Unnoticed by the nearby residents of St. Johnsbury, Vermont, tiny leaf beetles that flit among the maple and willow trees in the area have just provided some of the clearest evidence yet that environmental factors play a major role in the formation of new species.
At Vanderbilt University, graduate student Scott Egan and his adviser Daniel Funk, associate professor of biological sciences, obtained this new evidence from an experimental study published online this week in the early edition of the Proceedings of the National Academy of Sciences.
Funk has investigated this odd group of leaf beetles (which resemble unappetizing caterpillar pellets) for 15 years. In recent years he and Egan have used Vermont populations that associate with red maples and Bebbs willows to investigate how divergent ecological habits promote speciation. Their past observations have suggested that such "maple leaf beetles" and "willow leaf beetles" may be in the process of dividing into two new species: Each prefers to feed and lay eggs on their own "host plant," where they grow and survive best. Although there is some intermixing, the beetles show a decided preference for mates from the same host. While maple and willow beetles are visually indistinguishable, the current degree of their divergence is highlighted by the willow beetles' willingness to starve to death rather than feed on the maple leaves readily consumed by their maple beetle cousins.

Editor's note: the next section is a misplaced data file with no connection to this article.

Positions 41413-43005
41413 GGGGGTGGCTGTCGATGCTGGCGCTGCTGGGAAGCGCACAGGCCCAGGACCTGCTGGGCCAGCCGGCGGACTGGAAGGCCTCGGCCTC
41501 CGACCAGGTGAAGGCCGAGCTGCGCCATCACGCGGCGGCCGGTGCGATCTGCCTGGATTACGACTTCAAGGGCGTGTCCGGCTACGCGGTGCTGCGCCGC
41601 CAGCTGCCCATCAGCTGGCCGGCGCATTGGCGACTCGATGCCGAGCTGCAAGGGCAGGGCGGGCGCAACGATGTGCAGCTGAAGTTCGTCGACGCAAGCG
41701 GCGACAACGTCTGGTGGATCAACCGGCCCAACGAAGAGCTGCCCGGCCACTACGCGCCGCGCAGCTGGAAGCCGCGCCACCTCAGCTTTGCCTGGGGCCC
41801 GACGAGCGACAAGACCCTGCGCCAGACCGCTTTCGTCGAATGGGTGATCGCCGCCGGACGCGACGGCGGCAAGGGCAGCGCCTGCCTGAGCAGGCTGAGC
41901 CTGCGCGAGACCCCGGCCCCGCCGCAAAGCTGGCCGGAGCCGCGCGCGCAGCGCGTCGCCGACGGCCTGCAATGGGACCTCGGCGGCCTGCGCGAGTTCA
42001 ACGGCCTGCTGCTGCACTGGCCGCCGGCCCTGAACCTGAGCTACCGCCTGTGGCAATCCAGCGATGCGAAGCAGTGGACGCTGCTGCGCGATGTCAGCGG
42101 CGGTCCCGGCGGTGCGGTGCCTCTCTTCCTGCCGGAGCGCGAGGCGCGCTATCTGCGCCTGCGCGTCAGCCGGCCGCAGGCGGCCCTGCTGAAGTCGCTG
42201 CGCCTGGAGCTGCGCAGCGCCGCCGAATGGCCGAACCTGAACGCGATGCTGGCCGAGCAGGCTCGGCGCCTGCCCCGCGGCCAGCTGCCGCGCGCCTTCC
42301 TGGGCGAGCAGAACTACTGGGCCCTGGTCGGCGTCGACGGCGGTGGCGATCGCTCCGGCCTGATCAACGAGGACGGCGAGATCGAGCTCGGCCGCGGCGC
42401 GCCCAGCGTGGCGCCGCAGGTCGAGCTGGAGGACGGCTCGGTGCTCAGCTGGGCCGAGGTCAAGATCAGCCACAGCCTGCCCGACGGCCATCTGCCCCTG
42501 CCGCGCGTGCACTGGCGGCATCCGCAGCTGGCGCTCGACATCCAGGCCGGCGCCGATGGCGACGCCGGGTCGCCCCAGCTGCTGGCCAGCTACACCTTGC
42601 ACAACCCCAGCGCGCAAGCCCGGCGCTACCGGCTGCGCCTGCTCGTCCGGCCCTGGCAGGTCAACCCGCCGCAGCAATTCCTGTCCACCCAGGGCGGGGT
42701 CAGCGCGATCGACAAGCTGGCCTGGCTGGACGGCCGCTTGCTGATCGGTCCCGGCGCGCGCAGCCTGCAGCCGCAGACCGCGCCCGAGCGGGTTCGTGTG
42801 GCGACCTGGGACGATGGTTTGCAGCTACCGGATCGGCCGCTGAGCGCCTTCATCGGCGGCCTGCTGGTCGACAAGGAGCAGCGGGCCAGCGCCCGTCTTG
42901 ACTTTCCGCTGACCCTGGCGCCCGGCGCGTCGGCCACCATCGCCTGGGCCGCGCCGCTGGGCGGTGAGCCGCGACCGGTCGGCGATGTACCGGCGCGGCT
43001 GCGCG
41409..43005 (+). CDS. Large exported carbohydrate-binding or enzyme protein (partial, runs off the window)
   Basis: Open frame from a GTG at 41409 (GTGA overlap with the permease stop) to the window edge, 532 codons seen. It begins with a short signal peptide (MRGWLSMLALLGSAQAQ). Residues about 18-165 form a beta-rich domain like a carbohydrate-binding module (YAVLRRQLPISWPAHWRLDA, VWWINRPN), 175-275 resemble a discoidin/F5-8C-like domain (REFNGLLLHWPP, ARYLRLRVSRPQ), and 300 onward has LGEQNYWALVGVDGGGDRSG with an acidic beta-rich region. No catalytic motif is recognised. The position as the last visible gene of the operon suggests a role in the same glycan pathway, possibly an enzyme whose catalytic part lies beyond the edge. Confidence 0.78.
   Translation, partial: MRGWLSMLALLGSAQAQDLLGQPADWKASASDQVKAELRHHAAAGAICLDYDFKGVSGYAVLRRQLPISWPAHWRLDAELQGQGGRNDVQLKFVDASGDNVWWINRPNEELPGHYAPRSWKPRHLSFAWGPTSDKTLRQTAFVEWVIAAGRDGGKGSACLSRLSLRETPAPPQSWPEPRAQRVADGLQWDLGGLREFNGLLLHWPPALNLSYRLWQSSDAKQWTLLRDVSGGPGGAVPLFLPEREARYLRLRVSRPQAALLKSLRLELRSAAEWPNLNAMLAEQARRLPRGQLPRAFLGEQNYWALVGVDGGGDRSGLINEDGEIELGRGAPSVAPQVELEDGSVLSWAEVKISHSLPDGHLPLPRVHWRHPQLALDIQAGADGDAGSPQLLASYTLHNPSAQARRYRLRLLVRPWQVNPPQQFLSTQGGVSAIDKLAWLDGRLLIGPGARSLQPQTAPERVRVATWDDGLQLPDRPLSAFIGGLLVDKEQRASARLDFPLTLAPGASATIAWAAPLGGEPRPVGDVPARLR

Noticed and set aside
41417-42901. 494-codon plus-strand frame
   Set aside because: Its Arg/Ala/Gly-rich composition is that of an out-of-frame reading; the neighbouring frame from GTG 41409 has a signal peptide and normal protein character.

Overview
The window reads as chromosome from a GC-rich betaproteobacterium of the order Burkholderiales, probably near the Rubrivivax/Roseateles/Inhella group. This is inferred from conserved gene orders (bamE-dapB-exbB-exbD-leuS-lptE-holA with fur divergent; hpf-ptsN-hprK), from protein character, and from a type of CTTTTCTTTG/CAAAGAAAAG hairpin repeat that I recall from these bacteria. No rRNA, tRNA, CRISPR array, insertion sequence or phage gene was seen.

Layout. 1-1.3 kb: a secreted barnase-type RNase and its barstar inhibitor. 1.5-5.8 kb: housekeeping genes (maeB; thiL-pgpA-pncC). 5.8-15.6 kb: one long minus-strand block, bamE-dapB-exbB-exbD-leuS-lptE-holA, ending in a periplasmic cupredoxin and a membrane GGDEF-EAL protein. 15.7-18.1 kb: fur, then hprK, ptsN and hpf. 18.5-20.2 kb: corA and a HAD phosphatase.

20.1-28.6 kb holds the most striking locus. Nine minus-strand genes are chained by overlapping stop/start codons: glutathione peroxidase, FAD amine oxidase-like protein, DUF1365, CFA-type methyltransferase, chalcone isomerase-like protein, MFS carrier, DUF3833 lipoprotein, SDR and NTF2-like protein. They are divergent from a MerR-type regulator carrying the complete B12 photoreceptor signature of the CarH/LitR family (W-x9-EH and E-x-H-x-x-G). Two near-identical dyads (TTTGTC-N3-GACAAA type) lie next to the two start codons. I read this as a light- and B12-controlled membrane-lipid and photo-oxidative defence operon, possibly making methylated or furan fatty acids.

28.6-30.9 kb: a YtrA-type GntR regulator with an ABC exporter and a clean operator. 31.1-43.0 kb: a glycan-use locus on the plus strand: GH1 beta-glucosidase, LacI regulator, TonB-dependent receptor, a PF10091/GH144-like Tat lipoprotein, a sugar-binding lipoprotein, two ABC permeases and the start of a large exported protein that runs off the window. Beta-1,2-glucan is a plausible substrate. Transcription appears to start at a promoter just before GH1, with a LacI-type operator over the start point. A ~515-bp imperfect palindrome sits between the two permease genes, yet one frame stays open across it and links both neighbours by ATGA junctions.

This research has established these inconspicuous beetles as an important example of how ecological factors contribute to evolutionary divergence and the origin of Earth's millions of species. "Without this process, life would not have the incredible number and variety of species that we take for granted," says Funk.
Although such ideas were raised just after Darwin wrote his famous book, On the Origin of Species, most 20th century research focused on the role of genetic factors and geog
|Contact: David F. Salisbury|